...the Newsletter of Christchurch and District Model Flying Club for...June 2022



I said I would write a short assessment of the event for anyone fancying a trip to the far west for their Scale League. The round I attended – there are six rounds each year – was at the Hornblotton site used by Pitney Aero Club. It’s a couple of strips cut from a grass crop field with ample parking and a rather cramped area for spectators and pits (of which more later). Many thanks to Peter Fell, the league chairman, Gordon Libbey and Dave Bailey, the judges and to John Rix, Pitney’s chairman for a grand day out.


Here’s the pits and seating. You can just see the judges and pilot box position on the left


A wider angle showing the main runway, N/S and the alternative, E/W (only used for take-off at this event) and the pits lane


Looking up the main runway. So it was a cross-wind take-off and landing!


The judges worked hard all day and were looking into the sun. Many of the fliers made the mistake of flying too close and too high, making judging very difficult.
The best fliers kept further away and reasonably low down.

Peter Fell, the League Chairman, sent me this description:

“The Wessex Scale League is a long established and friendly form of inter-club and individual competition which has been running since 1972!

Current participating clubs are: Blackdown, Sedgemoor, Ilminster, Pitney, Woodspring and Beaufort.

Taking part is a great way to improve your flying skills and have the opportunity to experience other club flying sites and chat to participating club members.

The event is for I/C or Electric fixed wing aeroplanes (excluding Jets) that are based upon a full size aircraft. Models can be Scratch, Plan or Kit built or ARTF.

Pilot briefing is at 10.00am. Flight program is two rounds.  You choose 6 for IC, 5 for electric of the 9 BMFA Scale manoeuvres and 10 minutes for the chosen flight plan that is judged on flight performance only and scored.”

I got there at about 0930 after a 90 minute drive and set up my three models – Auster AOP6, Avro Lincoln and Westand Wyvern. I need only have brought the one, because the score is taken from your best flight of the two rounds. Briefing was at 1015 and flying was alternated between IC and electric models. Skill levels varied from seriously expert to only average and models from ARTF or kit to scratch and plan built.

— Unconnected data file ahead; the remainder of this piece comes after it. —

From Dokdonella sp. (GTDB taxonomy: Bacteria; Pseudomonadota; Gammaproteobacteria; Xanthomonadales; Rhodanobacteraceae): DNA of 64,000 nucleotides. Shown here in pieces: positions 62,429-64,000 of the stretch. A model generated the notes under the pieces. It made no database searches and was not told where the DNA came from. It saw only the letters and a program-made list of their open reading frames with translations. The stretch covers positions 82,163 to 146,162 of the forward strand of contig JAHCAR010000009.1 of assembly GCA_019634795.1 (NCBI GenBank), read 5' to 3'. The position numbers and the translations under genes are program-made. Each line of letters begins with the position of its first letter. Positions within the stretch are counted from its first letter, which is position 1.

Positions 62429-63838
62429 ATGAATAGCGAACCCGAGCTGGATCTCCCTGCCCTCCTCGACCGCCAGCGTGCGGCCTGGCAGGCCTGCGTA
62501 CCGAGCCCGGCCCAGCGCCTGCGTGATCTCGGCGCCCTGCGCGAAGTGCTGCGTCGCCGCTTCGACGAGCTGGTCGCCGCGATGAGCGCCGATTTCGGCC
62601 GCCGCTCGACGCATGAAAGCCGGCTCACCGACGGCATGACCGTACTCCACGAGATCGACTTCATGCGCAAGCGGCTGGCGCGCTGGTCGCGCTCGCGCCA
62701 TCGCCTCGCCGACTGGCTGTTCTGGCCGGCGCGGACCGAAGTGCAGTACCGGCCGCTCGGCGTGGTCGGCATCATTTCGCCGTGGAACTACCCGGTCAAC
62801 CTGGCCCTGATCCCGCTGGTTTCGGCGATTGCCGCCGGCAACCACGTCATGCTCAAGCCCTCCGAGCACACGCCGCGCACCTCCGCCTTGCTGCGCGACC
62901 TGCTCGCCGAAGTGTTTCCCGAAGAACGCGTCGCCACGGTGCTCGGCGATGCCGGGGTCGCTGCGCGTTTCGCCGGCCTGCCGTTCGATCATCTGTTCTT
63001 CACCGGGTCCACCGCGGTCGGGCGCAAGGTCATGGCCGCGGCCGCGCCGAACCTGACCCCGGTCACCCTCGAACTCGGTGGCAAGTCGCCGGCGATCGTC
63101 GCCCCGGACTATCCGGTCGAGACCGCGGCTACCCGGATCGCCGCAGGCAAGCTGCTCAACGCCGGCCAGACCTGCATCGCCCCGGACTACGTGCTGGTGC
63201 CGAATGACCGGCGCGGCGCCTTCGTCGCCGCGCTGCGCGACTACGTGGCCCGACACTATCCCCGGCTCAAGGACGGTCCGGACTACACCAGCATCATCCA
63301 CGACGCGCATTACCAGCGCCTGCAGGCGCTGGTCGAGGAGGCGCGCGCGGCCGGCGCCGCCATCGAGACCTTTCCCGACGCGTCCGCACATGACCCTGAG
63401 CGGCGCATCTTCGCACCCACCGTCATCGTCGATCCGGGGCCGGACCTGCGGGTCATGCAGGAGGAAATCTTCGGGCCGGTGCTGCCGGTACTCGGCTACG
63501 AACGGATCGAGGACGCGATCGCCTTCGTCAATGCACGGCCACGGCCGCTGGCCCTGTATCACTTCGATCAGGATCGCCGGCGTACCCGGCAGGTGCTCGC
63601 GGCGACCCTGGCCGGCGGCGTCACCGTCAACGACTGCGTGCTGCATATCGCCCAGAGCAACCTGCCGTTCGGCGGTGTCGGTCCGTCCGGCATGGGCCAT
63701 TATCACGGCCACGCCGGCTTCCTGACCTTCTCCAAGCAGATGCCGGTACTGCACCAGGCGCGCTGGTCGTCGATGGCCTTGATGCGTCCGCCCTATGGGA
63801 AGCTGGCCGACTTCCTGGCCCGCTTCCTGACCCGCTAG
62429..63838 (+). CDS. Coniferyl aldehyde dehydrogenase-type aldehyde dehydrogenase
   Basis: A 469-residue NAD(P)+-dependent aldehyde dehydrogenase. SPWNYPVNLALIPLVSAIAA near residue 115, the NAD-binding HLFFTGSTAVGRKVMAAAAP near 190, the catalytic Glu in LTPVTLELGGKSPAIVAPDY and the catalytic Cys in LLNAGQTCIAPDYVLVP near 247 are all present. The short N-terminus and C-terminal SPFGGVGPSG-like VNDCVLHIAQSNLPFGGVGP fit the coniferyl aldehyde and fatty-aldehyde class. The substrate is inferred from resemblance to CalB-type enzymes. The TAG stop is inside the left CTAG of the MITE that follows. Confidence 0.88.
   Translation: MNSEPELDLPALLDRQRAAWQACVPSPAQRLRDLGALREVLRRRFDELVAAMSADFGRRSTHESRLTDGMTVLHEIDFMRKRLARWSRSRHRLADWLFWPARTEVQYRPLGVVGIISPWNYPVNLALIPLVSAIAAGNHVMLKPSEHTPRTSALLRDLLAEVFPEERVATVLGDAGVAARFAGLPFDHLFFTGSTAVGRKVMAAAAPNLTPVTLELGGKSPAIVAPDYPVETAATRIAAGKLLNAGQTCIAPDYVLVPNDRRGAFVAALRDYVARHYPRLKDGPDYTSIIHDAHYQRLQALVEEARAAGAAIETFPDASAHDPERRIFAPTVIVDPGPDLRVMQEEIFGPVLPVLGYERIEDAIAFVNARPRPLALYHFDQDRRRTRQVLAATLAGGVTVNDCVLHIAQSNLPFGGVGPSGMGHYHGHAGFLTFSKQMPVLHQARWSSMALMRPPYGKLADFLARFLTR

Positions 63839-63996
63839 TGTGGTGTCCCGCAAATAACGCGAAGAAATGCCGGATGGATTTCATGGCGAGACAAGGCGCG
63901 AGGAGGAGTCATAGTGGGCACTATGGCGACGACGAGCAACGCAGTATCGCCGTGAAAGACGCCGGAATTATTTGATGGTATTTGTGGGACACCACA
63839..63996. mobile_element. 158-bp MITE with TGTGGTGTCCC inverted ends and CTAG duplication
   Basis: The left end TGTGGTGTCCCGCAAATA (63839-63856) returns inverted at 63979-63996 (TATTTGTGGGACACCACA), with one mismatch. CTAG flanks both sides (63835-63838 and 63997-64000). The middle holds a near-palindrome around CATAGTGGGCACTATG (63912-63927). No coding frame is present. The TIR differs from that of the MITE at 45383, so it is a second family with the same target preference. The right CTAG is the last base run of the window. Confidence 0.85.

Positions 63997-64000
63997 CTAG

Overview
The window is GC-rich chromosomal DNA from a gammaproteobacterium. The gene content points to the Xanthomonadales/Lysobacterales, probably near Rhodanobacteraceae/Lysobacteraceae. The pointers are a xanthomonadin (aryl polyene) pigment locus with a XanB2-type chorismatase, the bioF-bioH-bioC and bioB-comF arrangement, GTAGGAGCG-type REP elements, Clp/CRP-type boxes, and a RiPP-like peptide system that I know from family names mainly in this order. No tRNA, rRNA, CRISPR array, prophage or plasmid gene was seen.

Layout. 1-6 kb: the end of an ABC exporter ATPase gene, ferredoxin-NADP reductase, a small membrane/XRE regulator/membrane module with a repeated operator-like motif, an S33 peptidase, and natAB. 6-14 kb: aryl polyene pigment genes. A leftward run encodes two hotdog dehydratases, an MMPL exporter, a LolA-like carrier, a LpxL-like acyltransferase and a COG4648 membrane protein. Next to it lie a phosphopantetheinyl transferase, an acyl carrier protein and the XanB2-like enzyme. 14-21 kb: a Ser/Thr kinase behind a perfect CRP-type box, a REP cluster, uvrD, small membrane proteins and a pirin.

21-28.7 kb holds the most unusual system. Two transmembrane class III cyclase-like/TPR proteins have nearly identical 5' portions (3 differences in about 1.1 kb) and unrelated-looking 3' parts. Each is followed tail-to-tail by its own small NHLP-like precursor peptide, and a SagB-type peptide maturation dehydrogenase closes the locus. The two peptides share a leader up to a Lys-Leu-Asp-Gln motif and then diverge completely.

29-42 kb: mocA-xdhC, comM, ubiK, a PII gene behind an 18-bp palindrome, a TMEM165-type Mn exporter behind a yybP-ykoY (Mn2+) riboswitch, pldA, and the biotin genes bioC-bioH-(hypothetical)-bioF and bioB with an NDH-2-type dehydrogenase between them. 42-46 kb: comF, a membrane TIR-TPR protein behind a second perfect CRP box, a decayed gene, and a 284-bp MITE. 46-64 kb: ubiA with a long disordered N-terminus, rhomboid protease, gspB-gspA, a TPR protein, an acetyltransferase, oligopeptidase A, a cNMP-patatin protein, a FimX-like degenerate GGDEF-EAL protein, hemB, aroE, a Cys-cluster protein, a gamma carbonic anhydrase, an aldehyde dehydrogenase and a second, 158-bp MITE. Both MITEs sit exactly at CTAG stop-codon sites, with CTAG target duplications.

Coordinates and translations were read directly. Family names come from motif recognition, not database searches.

I flew the Auster first and made enough errors to put me well down the field – too close, too hurried, trying to show off rather than do a deliberate scale “real aircraft” display. Ah well. But I wasn’t the only one. Apart from four or five entrants, models were flown far too high, far too close or, paradixically, far too far away. The second round was better.

There were some very good models there: here’s a selection. A plan-built Miles M20 (which came to grief in the long grass at the side of the runway), this kit Vans RV4 flown by local expert and winner Steve Fish, and Martin Stirling’s Stampe SV4 which was my favourite, very well displayed,


Peter Fell’s ARTF Spacewalker and a very similar Fly Baby by Derek Burvill.. All these were IC powered. The Stampe sounded great and the Vans was exceptionally quiet.


I flew the Lincoln and Wyvern in the break between rounds. Landing on the narrow main strip was a big challenge and although the Wyvern was OK, the Lincoln found the long grass just before the piano keys, fortunately without damage. It did look good in the air and got some oohs and aahs and very favourable comments afterwards, so I flew it again in round 2 and kept the flying away from the flight line and “used the space”, even managing to land back on the strip first time. The flight was good enough to get third (out of five) in the final scores, and lots more favourable comments.

The layout of the pits, spectators and judging area/pilot box made it very difficult to avoid unsafe situations. At one point a pilot there started up his large IC model right behind the judges seating and during his taxi test was aiming straight at them! There were other less obvious safety breaches, all brought on by the cramped layout. I gather than next year the mown strips are to be moved and enlarged.

It was a very enjoyable event with friendly bunch of people, a beautifully sunny day and a light variable breeze. The event was quite unlike normal Club flying, in that only the competitors flew, and with 10 of us, it took about 90 minutes to get through a round, with an hour for lunch, when there was a bit of informal flying. My only suggestion to the organisers was that 10 minutes was far too long and 5 would have been better, getting the day moving along much more quickly, reducing down time and maybe giving time for three rounds.

But I would go again next year if the forecast is good, but not to the Clubs further west, which are all over two hours drive away.

It did beg the question of why we don’t have a similar sort of event in the Christchurch club. I don’t think there are enough scale fliers to make a copy of this one worthwhile, but perhaps an all-comers aerobatic day might be a good start. Oh, and there was some interest in an open day at Longham, which I will follow up.

For the record these were my flight plans:

Auster – Take off, fig 8 circuit, loop, stall turn, descending circle, touch and go, landing.

Lincoln – Take off, fig 8 circuit, lower and raise UC, descending circle, wingover, overshoot, landing.

These photos of some of the models were taken by Mike Bird

Pitney 1Pitney 2Pitney 3

Pitney 4Pitney 8Pitney 5

Pitney 7Pitney 6